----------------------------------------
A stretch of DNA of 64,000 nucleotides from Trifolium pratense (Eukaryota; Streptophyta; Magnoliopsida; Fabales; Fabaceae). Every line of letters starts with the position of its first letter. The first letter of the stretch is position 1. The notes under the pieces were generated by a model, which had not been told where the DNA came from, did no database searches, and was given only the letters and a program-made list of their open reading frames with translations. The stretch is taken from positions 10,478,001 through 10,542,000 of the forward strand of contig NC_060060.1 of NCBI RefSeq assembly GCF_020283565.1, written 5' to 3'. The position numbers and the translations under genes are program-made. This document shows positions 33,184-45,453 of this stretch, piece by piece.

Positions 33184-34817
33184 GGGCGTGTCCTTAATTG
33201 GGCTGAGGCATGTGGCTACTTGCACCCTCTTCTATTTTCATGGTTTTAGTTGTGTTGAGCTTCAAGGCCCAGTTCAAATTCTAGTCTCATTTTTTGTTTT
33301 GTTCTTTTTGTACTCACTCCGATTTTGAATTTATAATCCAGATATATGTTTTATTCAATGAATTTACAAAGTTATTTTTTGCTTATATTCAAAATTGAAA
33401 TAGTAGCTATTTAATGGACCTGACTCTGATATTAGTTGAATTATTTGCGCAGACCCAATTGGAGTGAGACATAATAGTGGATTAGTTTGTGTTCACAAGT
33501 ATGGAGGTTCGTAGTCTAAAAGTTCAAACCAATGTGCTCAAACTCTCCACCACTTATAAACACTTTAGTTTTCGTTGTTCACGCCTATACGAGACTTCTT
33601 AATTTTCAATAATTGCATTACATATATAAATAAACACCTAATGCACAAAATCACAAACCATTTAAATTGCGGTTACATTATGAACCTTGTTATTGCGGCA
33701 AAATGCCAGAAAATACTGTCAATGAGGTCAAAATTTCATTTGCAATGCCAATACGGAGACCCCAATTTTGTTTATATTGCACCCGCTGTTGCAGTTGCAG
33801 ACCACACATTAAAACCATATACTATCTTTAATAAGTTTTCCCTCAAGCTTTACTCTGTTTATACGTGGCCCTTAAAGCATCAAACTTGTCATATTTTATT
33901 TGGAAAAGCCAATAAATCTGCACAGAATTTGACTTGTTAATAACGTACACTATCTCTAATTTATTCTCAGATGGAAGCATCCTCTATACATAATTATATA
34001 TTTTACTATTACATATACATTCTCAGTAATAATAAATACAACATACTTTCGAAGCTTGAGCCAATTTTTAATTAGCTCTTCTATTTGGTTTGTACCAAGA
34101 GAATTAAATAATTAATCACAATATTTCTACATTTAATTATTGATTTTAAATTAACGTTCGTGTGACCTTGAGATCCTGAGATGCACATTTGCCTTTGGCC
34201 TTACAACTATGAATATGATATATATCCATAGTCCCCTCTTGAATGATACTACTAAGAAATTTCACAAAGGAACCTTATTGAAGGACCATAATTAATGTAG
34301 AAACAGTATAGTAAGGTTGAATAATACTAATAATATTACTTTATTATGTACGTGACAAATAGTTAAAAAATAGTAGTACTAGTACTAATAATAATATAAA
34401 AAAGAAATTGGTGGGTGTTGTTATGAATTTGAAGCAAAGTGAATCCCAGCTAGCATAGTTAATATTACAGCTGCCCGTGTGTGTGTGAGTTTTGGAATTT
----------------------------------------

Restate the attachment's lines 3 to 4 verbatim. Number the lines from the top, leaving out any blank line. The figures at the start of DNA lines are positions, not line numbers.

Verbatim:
33184 GGGCGTGTCCTTAATTG
33201 GGCTGAGGCATGTGGCTACTTGCACCCTCTTCTATTTTCATGGTTTTAGTTGTGTTGAGCTTCAAGGCCCAGTTCAAATTCTAGTCTCATTTTTTGTTTT